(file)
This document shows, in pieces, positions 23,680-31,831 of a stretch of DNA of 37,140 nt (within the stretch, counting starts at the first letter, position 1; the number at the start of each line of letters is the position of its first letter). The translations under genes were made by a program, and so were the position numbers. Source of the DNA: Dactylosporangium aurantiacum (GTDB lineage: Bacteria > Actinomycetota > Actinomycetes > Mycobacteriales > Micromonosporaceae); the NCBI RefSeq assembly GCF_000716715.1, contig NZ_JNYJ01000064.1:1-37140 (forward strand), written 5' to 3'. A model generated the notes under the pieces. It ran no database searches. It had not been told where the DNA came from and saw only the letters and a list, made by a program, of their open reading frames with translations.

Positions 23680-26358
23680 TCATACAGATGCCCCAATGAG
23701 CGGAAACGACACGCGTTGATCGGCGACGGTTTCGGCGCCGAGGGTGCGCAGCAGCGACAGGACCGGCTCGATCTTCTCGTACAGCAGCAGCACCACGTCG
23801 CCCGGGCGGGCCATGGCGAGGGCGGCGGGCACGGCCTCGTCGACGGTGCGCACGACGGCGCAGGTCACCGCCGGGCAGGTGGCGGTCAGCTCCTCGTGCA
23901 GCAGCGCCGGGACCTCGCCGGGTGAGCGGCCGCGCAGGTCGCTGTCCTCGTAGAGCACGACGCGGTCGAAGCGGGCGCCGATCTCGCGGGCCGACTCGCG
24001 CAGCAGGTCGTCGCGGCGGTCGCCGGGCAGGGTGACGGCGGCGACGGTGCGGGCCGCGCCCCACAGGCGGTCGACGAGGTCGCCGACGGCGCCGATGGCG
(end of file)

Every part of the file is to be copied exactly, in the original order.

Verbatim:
This document shows, in pieces, positions 23,680-31,831 of a stretch of DNA of 37,140 nt (within the stretch, counting starts at the first letter, position 1; the number at the start of each line of letters is the position of its first letter). The translations under genes were made by a program, and so were the position numbers. Source of the DNA: Dactylosporangium aurantiacum (GTDB lineage: Bacteria > Actinomycetota > Actinomycetes > Mycobacteriales > Micromonosporaceae); the NCBI RefSeq assembly GCF_000716715.1, contig NZ_JNYJ01000064.1:1-37140 (forward strand), written 5' to 3'. A model generated the notes under the pieces. It ran no database searches. It had not been told where the DNA came from and saw only the letters and a list, made by a program, of their open reading frames with translations.

Positions 23680-26358
23680 TCATACAGATGCCCCAATGAG
23701 CGGAAACGACACGCGTTGATCGGCGACGGTTTCGGCGCCGAGGGTGCGCAGCAGCGACAGGACCGGCTCGATCTTCTCGTACAGCAGCAGCACCACGTCG
23801 CCCGGGCGGGCCATGGCGAGGGCGGCGGGCACGGCCTCGTCGACGGTGCGCACGACGGCGCAGGTCACCGCCGGGCAGGTGGCGGTCAGCTCCTCGTGCA
23901 GCAGCGCCGGGACCTCGCCGGGTGAGCGGCCGCGCAGGTCGCTGTCCTCGTAGAGCACGACGCGGTCGAAGCGGGCGCCGATCTCGCGGGCCGACTCGCG
24001 CAGCAGGTCGTCGCGGCGGTCGCCGGGCAGGGTGACGGCGGCGACGGTGCGGGCCGCGCCCCACAGGCGGTCGACGAGGTCGCCGACGGCGCCGATGGCG